Hull House closes, legacy continues

By Kaley Fowler

Since 1962, the Jane Addams Hull House Association, 1030 W. Van Buren St., has served Chicago as a major social service provider, carrying on the legacy of Jane Addams, an early pioneer of social work. However, because of the city’s economic struggles, one of its most influential landmarks has come to an end.

The organization served approximately 60,000 Chicagoans annually through more than 50 social service programs. On Jan. 19, it announced its plans to file for bankruptcy and shut its doors this spring. However, the association announced just days later that it would instead file for bankruptcy Jan. 27 and close immediately.

“During these challenging times, we have remained committed to the mission established by Jane Addams more than 120 years ago,” said Board Chairman Stephen Saunders in a written statement. “Now our goal is to ensure the families and individuals we serve continue to have access to the services they need. This was a very difficult decision, but it was the responsible thing to do.”

According to a press release, Hull House management and the Board of Trustees have spent the last two years working to reduce operating costs in order to remain financially stable but could not overcome the current economic climate.

Hull House is in the process of identifying other service agencies in the Chicago area that will take over and maintain its services and programs in fields such as child welfare, domestic violence, family services and community building.

“While there are other agencies capable of stepping up and taking on the work that [Hull House] does, Jane Addams was part of the foundation of American social work,” said Kendall Marlowe, spokesman for the Illinois Department of Children and Family Services. “We’ve lost a link to the very beginnings of social work.”

According to Marlowe, Hull House has recently been handling foster care programs and transitional and independent living programs for the DCFS. Hull House was responsible for 206 foster care cases, 16 youths in a transitional living program and 16 youths in an independent living program, all of whom will be moved to new agencies with the help of the department.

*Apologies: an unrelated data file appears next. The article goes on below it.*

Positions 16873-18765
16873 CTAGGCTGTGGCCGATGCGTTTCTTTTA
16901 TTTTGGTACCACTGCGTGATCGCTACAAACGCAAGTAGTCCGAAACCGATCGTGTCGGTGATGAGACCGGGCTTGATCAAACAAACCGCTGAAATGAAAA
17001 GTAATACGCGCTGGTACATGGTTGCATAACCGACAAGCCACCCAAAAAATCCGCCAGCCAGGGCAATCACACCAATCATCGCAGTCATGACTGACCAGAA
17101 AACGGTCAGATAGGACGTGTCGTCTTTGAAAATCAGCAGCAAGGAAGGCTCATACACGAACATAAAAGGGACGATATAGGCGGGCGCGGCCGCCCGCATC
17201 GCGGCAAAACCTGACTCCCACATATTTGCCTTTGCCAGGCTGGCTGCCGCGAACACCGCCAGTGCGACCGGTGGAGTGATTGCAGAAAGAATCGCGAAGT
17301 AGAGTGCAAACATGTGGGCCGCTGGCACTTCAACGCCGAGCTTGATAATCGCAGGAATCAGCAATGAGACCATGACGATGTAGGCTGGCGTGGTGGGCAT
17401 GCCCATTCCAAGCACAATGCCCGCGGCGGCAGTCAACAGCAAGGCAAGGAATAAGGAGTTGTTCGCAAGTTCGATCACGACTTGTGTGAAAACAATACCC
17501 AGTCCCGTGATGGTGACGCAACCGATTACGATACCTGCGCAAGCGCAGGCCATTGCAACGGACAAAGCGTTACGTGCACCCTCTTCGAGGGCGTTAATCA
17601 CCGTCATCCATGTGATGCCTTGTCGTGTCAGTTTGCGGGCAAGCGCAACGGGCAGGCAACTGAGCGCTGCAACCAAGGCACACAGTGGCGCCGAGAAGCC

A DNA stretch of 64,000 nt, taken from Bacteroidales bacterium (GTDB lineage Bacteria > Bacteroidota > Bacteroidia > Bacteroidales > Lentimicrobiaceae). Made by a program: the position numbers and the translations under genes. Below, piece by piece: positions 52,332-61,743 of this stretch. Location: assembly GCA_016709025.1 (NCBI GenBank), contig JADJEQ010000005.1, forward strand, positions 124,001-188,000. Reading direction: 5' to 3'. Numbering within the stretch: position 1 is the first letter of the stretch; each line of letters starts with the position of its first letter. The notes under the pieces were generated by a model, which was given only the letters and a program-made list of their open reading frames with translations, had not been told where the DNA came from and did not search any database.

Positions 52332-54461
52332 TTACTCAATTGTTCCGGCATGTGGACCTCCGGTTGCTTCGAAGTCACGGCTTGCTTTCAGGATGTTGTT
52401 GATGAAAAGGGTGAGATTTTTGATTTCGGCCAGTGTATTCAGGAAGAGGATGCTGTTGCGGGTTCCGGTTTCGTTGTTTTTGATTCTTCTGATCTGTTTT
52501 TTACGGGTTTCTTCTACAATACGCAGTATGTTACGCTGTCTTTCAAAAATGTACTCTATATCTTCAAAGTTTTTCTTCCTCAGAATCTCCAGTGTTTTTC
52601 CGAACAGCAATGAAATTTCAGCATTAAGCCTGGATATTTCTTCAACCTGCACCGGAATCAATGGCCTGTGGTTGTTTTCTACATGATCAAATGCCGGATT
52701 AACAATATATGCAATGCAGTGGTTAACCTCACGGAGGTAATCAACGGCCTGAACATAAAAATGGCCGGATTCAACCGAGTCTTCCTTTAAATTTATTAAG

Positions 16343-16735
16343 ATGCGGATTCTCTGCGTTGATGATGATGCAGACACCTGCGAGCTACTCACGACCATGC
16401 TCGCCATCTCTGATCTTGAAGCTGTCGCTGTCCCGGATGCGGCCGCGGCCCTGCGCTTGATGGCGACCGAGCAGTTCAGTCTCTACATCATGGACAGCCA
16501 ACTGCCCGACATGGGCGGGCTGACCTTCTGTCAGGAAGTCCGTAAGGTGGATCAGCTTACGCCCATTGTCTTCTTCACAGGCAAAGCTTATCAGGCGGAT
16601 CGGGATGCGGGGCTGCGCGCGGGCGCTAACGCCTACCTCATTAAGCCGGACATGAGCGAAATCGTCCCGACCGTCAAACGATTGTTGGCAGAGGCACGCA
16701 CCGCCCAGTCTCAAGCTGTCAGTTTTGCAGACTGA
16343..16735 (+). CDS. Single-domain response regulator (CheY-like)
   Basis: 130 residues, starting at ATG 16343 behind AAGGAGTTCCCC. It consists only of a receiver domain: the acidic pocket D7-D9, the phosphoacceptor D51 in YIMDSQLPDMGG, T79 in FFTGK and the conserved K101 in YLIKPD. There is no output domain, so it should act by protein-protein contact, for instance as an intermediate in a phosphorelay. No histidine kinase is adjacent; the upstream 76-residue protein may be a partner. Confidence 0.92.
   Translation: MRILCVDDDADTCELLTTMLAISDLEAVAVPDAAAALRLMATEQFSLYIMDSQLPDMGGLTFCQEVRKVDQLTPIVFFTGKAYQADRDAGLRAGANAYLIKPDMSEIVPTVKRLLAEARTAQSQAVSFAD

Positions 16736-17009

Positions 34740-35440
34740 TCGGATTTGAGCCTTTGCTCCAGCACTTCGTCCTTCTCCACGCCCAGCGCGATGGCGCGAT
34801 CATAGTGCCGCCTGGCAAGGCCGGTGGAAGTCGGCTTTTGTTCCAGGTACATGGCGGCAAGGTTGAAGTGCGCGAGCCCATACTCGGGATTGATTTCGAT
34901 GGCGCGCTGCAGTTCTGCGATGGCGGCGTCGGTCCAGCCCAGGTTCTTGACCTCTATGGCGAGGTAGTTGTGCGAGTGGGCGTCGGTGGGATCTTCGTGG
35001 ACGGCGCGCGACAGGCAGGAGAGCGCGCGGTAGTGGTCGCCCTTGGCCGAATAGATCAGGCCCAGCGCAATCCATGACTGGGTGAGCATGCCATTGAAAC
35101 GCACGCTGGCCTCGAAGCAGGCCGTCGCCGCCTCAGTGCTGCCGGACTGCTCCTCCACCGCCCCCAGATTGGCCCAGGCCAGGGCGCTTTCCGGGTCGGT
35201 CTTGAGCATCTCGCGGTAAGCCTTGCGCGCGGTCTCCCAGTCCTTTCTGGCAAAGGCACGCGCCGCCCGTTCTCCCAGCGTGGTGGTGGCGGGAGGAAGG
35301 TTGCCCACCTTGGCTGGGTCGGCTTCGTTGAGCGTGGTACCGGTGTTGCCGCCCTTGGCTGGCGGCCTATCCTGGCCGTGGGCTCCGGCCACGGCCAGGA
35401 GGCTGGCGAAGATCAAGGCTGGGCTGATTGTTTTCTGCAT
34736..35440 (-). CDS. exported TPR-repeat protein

“Our community has really lost a valuable resource that keeps our children thriving,” said Brenda Alford, technical specialist for Hull House Youth Services. “Until something else is put into place for [the children], they have to wait for something new, and that’s sad.”

As the association works to relocate its now displaced patrons, Hull House is also seeking to help its staff find new employment opportunities.

“The people at Hull House are some of the most respected service providers in Chicago,” Saunders said in a written statement. “Their loyalty and dedication have been the most valuable assets of Jane Addams Hull House, and we are making every effort to put them in touch with other agencies that can utilize their knowledge and skills.”

The original Hull House stemmed from Addams’ desire to create a safe haven to provide educational and social benefits for the working class. Her idea solidified in 1889 when she and Ellen Gates Starr, a fellow philanthropist, founded Hull House. Addams ran Hull House, 800 S. Halsted St., until her death in 1935.

After being designated a U.S. National Historic Landmark in 1965 and a Chicago landmark in 1974, Hull House now operates as part of the College of Architecture at the University of Illinois at Chicago. The house transformed into the Jane Addams Hull-House Museum in 1967. The museum, not affiliated with the association, is open to the public and contains more than 1,100 artifacts related to Hull House’s extensive history.

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